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Thursday, November 11, 2010

The War to End All Wars Ends

“I have loved but one flag and I can not share that devotion and give affection to the mongrel banner invented for the League of Nations.” — Henry Cabot Lodge

Today marks the 92nd anniversary of the end of the End of the First World War. In November 1919, President Woodrow Wilson proclaimed November 11 as the first commemoration of “Armistice Day” with the following words: "To us in America, the reflections of Armistice Day will be filled with solemn pride in the heroism of those who died in the country’s service and with gratitude for the victory, both because of the thing from which it has freed us and because of the opportunity it has given America to show her sympathy with peace and justice in the councils of the nations.”

On May 13, 1938, Congress made the 11th of November in each year a legal holiday—“a day to be dedicated to the cause of world peace and to be thereafter celebrated and known as "Armistice Day." Armistice Day was primarily a day set aside to honor veterans of WWI. In 1954, after World War II had required the greatest mobilization of soldiers, sailors, Marines and airmen in the Nation’s history; after American forces had fought aggression in Korea, the 83rd Congress, at the urging of the veterans service organizations, amended the Act of 1938 by striking out the word "Armistice" and inserting in its place the word "Veterans." With the approval of this legislation (Public Law 380) on June 1, 1954, November 11th became a day to honor American veterans of all wars.

The Uniform Holiday Bill (Public Law 90-363 (82 Stat. 250)) was signed on June 28, 1968, and was intended to ensure three-day weekends for Federal employees by celebrating four national holidays on Mondays: Washington's Birthday, Memorial Day, Veterans Day, and Columbus Day. It was thought that these extended weekends would encourage travel, recreational and cultural activities and stimulate greater industrial and commercial production. Many states did not agree with this decision and continued to celebrate the holidays on their original dates.

The first Veterans Day under the new law was observed with much confusion on October 25, 1971. It was quite apparent that the commemoration of this day was a matter of historic and patriotic significance to a great number of our citizens, and so on September 20th, 1975, President Gerald R. Ford signed Public Law 94-97 (89 Stat. 479), which returned the annual observance of Veterans Day to its original date of November 11, beginning in 1978. This action supported the desires of the overwhelming majority of state legislatures, all major veterans’ service organizations and the American people.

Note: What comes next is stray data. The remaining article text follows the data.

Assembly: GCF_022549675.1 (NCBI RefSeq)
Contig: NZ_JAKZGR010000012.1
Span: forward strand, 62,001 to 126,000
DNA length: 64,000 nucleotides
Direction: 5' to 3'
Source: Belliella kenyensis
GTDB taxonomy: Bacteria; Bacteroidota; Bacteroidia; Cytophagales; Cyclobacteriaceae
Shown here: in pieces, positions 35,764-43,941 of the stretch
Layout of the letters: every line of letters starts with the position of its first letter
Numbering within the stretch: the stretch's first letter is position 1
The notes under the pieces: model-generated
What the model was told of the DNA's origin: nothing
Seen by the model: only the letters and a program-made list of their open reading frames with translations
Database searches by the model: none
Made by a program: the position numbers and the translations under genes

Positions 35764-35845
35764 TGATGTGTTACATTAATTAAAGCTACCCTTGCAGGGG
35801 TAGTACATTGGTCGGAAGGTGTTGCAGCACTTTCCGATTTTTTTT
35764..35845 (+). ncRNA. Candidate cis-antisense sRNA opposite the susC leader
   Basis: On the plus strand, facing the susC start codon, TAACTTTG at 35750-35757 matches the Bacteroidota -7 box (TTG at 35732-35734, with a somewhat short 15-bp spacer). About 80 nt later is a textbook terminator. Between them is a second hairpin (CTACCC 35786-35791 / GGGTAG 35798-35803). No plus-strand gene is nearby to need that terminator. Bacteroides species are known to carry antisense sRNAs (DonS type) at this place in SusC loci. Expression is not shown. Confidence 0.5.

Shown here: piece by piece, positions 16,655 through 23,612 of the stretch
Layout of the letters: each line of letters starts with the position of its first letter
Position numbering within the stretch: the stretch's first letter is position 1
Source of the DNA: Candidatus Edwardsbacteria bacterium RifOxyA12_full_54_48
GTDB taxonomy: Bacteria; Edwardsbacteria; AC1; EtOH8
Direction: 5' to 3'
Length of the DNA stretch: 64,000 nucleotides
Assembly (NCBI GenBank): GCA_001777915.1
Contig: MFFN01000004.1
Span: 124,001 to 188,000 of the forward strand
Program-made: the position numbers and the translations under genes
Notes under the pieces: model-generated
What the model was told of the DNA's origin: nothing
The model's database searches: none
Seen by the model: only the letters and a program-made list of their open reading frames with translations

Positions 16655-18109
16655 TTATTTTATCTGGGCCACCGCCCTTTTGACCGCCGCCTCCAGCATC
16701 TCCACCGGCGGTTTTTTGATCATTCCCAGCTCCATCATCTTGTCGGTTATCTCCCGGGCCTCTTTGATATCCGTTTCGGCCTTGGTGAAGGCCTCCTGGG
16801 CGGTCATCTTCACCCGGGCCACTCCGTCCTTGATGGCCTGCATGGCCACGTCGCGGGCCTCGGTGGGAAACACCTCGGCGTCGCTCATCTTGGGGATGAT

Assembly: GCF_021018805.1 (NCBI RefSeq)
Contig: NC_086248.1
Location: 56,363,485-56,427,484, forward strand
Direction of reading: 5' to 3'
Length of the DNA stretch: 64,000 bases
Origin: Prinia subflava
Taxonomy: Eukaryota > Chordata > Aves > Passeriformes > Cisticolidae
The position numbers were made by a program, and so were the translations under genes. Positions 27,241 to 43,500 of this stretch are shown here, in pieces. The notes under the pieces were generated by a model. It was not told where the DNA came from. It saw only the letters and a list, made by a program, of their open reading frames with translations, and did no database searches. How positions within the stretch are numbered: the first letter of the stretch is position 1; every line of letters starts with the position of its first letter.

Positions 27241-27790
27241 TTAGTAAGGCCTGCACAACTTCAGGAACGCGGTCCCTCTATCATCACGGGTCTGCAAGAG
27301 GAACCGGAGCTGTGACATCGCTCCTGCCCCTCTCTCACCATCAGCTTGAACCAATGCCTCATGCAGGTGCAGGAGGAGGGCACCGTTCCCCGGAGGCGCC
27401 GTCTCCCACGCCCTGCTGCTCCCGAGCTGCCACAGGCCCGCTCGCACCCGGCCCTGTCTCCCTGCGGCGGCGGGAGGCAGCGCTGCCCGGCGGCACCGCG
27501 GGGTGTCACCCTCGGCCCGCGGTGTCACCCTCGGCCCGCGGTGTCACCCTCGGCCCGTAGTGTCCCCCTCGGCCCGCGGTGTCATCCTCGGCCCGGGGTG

Veterans Day continues to be observed on November 11, regardless of what day of the week on which it falls. The restoration of the observance of Veterans Day to November 11 not only preserves the historical significance of the date, but helps focus attention on the important purpose of Veterans Day: A celebration to honor America's veterans for their patriotism, love of country, and willingness to serve and sacrifice for the common good.

At the 11th hour on the 11th day of the 11th month of 1918, the Great War ended. At 5 a.m. that morning, Germany, bereft of manpower and supplies and faced with imminent invasion, signed an armistice agreement with the Allies in a railroad car outside Compiégne, France. The First World War left nine million soldiers dead and 21 million wounded, with Germany, Russia, Austria-Hungary, France, and Great Britain each losing nearly a million or more lives. In addition, at least five million civilians died from disease, starvation, or exposure.

On June 28, 1914, in an event that is widely regarded as sparking the outbreak of World War I, Archduke Franz Ferdinand, heir to the Austro-Hungarian Empire, was shot to death with his wife by Bosnian Serb Gavrilo Princip in Sarajevo, Bosnia. Ferdinand had been inspecting his uncle's imperial armed forces in Bosnia and Herzegovina, despite the threat of Serbian nationalists who wanted these Austro-Hungarian possessions to join newly independent Serbia. Austria-Hungary blamed the Serbian government for the attack and hoped to use the incident as justification for settling the problem of Slavic nationalism once and for all. However, as Russia supported Serbia, an Austro-Hungarian declaration of war was delayed until its leaders received assurances from German leader Kaiser Wilhelm II that Germany would support their cause in the event of a Russian intervention.

On July 28, Austria-Hungary declared war on Serbia, and the tenuous peace between Europe's great powers collapsed. On July 29, Austro-Hungarian forces began to shell the Serbian capital, Belgrade, and Russia, Serbia's ally, ordered a troop mobilization against Austria-Hungary. France, allied with Russia, began to mobilize on August 1. France and Germany declared war against each other on August 3. After crossing through neutral Luxembourg, the German army invaded Belgium on the night of August 3-4, prompting Great Britain, Belgium's ally, to declare war against Germany.

For the most part, the people of Europe greeted the outbreak of war with jubilation and patriotically assumed that their country would be victorious within months. Of the initial belligerents, Germany was most prepared for the outbreak of hostilities, and its military leaders had formatted a sophisticated military strategy known as the "Schlieffen Plan," which envisioned the conquest of France through a great arcing offensive through Belgium and into northern France. Russia, slow to mobilize, was to be kept occupied by Austro-Hungarian forces while Germany attacked France.